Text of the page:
NCLB sounds great on paper, and it would probably work efficiently if student achievement was based on national content rather than on independent high-stakes test developed by individual states. The act focuses on closing the achievement gap between all students with higher standards and expectations on one standardized test. As a result, students are required to meet the basic requirements that force retention or social promotion according to NCLB based on one exam. Retention is the primary choice unless a GPC decides otherwise. Thus, a decision between retention and social promotion becomes the issue. 

Although some believe that NCLB was developed with good intentions, such as an increased commitment to at-risk students, improved school programs, and more determined administrators in providing assistance to the teachers and counselors (Dollarhide & Lemberger, 2006), there are, however some problems. One problem is that it forces the administrators’ hand in retention. Consequently, students with social and emotional problems could possibly end up with lower academic achievement and therefore dropping out of school. Another problem is that the majority of students left behind by NCLB are at-risk students who some teachers perceive as unteachable (Collins, 2008). What some educators need to understand is that there should be other options other than retention. For example, NCLB requires that all schools use “scientifically based” interventions for lower achieving students (U.S. Department of Education, 2008).  Raising performance standards and closing the gap encourages many schools to take a look at the imposed interventions and begin revising them.

Overall, the purpose of this study is to examine the literature that investigates the effects of retention on secondary students in grades 7-12. The review will analyze the following: (a) the effects of retention on dropout rates, (b) the effects of retention on socioemotional outcomes, and (c) the effects of retention on academic achievement. The evidence presented concerns those students that do not meet the standards set by NCLB and are retained or socially promoted based on GPC decisions. The review will end with a discussion of interventions for classroom teachers, such as Texas’ response to this need for intervention with the Accelerated Reading and Math Instruction groups (ARI/AMI) and suggestions for future research.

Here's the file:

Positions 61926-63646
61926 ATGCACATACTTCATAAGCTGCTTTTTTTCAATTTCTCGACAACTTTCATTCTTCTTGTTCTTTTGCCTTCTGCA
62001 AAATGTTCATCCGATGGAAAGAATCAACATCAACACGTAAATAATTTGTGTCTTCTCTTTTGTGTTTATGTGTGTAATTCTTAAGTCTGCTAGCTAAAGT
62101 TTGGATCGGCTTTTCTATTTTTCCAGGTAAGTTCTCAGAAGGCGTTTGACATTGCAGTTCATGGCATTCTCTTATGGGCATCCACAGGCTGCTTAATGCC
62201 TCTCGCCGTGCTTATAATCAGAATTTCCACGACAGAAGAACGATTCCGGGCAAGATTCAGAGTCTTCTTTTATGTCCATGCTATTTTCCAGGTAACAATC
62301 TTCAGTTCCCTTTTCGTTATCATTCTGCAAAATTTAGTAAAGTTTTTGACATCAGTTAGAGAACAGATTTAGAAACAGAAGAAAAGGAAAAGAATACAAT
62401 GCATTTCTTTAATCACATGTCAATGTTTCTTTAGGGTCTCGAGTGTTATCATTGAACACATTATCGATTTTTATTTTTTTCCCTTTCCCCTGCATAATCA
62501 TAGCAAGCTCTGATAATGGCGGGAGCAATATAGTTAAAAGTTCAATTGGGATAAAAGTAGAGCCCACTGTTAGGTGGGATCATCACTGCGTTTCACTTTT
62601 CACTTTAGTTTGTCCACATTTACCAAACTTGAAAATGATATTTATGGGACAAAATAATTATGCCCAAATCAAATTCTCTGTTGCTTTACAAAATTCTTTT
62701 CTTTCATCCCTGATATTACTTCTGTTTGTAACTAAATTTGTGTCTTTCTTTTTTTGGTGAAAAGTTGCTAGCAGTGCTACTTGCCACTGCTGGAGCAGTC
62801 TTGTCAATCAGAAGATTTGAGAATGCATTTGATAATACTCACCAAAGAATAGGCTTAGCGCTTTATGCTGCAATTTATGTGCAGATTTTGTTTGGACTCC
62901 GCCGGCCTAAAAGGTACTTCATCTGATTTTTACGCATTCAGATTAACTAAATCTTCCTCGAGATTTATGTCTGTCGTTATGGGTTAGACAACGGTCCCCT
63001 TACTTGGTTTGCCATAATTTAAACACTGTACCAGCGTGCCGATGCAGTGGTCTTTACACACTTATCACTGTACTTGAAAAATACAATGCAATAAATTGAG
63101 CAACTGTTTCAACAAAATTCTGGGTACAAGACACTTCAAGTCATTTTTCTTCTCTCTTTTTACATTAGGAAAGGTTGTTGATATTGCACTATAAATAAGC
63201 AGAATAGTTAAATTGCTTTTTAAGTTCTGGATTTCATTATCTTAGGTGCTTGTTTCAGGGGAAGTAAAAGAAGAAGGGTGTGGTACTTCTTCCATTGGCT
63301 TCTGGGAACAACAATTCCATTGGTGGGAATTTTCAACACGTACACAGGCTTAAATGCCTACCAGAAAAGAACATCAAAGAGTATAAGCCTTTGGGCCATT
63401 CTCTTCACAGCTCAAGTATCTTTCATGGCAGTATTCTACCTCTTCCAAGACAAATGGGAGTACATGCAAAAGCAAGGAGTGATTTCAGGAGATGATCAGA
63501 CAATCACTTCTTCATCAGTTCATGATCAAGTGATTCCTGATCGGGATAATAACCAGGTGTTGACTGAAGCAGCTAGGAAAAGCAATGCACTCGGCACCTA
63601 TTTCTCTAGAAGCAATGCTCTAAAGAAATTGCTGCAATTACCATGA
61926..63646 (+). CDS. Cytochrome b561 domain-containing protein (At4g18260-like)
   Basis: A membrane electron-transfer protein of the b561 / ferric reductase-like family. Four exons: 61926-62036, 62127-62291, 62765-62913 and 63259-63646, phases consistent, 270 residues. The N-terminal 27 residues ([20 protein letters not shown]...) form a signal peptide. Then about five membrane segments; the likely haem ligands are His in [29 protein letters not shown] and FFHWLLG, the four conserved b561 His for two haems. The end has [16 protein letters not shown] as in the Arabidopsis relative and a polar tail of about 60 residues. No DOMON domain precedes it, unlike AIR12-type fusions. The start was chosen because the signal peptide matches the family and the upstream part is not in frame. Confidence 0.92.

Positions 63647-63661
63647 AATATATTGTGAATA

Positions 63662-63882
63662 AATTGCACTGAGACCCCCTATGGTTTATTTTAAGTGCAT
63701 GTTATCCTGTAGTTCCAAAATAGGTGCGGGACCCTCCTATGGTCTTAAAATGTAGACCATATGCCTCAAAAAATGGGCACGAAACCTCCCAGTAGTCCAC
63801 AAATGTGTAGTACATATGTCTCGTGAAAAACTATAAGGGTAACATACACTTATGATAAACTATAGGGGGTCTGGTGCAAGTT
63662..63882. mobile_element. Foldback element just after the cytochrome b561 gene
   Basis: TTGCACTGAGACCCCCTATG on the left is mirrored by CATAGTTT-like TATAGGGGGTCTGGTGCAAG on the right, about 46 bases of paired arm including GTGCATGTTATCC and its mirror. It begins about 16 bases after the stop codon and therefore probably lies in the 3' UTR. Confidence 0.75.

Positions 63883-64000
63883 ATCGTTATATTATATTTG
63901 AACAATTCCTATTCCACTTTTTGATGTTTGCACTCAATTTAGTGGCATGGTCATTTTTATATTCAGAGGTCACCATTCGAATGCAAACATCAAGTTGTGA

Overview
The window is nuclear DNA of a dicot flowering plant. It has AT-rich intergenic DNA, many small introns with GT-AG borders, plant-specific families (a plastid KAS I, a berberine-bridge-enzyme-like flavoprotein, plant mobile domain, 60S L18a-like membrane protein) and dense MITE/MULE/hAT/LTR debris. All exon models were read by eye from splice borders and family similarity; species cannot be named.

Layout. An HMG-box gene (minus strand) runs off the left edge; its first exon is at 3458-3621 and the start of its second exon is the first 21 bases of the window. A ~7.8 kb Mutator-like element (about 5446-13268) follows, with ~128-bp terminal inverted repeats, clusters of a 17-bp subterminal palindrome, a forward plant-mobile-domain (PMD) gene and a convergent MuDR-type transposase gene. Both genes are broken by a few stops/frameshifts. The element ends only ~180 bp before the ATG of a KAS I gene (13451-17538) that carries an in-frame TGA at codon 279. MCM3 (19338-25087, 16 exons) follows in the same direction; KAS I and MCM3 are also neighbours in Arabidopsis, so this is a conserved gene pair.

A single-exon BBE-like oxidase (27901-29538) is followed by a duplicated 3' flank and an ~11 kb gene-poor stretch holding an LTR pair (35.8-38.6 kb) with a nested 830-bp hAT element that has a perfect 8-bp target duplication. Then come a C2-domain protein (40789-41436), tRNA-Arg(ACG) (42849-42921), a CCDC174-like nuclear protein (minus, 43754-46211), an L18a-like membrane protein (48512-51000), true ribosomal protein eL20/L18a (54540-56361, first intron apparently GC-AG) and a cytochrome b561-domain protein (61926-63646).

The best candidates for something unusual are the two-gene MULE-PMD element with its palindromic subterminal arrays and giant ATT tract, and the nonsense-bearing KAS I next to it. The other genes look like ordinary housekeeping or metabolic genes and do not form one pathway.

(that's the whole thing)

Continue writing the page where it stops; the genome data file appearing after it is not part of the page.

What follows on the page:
Theoretical Framework

            The literature review was conducted to determine the effects of grade retention on dropout rates. The review will be used to determine the impact of grade retention on a student’s academic performance and socioemotional state of mind. Therefore, a study was conducted on behavioral analyses.

The frustration self-esteem model identifies problem behaviors and unsuccessful academics as reasons why students drop out of high school (Finn, 1989). The model indicated that students who are unsuccessful in school develop lower self-esteem which causes unhappiness and discord with the school experience. Students may also be affected by problem behaviors. Therefore, these students are more likely to drop out of school than the more successful students. 

            The participation-identification model combined the amount of participation students exert in class and school with how they identify themselves with school and instruction (Finn, 1989). The identification process dealt with the students’ successful outcomes based on the quality of instruction they receive and their personal ability. Participation could be done by participating in classroom discussions or extracurricular activities. Finn found that students with unsuccessful outcomes and low identification with school normally do not participate in extracurricular activities, thus the participation is low. Moreover, he indicated that these predictors may lead a student to dropping out of school. One such study that identified success and identification with dropping out was performed by the NCES (1988), in which students were asked for their reasons for dropping out of school. The survey resulted in 51.20% and 57.8% of girls and boys, respectively, said they dropped out of school because they did not like it.


Literature Search